This course provides instruction and experience in preparation and delivery of speeches within a public setting and group discussion. Emphasis is placed on research, preparation, delivery, and evaluation of informative, persuasive, and special occasion public speaking. Upon completion, students should be able to prepare and deliver well-organized speeches and participate in group discussion with appropriate audiovisual support.
This course, the second in a series of two, is designed to teach professional communication skills. Emphasis is placed on research, listening, critical reading and thinking, analysis, interpretation, and design used in oral and written presentations. Upon completion, students should be able to work individually and collaboratively to produce well-designed business and professional written and oral presentations.
This course introduces business decision-making using accounting information systems. Emphasis is placed on analyzing, summarizing, reporting, and interpreting financial information. Upon completion, students should be able to prepare financial statements, understand the role of financial information in decision-making and address ethical considerations.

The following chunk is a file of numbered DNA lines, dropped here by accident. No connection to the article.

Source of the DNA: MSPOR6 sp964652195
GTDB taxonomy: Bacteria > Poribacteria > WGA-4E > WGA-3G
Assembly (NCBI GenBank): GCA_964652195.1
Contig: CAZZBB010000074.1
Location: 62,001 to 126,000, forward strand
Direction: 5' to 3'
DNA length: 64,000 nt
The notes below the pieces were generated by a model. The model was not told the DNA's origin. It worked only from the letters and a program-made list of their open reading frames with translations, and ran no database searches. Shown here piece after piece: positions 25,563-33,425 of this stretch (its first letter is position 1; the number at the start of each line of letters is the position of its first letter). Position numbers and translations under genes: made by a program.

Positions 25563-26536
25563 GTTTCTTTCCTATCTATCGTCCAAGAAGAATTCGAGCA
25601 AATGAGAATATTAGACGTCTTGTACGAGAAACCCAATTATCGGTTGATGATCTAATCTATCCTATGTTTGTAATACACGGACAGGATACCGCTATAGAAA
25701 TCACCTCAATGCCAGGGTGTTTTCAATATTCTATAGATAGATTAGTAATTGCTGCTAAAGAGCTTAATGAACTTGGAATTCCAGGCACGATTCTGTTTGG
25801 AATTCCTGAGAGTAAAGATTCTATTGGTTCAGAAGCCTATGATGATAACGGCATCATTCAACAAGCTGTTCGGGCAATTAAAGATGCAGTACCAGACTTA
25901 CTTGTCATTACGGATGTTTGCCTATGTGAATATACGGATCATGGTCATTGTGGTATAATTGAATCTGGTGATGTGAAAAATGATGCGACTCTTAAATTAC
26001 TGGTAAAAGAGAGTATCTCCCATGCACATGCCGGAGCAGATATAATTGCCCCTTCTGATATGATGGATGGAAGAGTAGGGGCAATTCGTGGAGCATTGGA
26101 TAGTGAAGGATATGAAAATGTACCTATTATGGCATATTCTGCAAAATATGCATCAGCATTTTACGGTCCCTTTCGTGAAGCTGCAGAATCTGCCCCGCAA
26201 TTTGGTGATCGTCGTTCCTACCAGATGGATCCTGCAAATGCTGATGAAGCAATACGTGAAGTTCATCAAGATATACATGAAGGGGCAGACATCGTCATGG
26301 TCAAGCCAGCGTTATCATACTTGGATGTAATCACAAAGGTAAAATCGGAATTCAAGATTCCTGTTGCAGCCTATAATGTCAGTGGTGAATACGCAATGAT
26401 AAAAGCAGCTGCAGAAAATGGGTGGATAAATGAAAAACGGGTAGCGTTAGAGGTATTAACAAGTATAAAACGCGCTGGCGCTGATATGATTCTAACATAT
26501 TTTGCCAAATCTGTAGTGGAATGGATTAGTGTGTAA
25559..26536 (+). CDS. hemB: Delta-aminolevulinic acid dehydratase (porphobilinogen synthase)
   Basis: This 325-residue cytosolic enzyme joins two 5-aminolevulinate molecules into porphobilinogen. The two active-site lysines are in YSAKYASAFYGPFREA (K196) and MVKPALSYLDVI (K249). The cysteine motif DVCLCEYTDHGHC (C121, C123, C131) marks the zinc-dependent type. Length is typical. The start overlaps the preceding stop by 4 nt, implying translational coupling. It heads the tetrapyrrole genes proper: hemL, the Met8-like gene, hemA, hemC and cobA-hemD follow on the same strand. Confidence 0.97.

This course includes the creation, maintenance, protection, security, and disposition of records stored in a variety of media forms. Topics include alphabetic, geographic, subject, and numeric filing methods. Upon completion, students should be able to set up and maintain a records management system.
This course covers the history/evolution/principles and contemporary applications of criminal law. Topics include sources of substantive law, classification of crimes, parties to crime, elements of crimes, matters of criminal responsibility, and other related topics. Upon completion, students should be able to discuss the sources of law and identify, interpret, and apply the appropriate statutes/elements.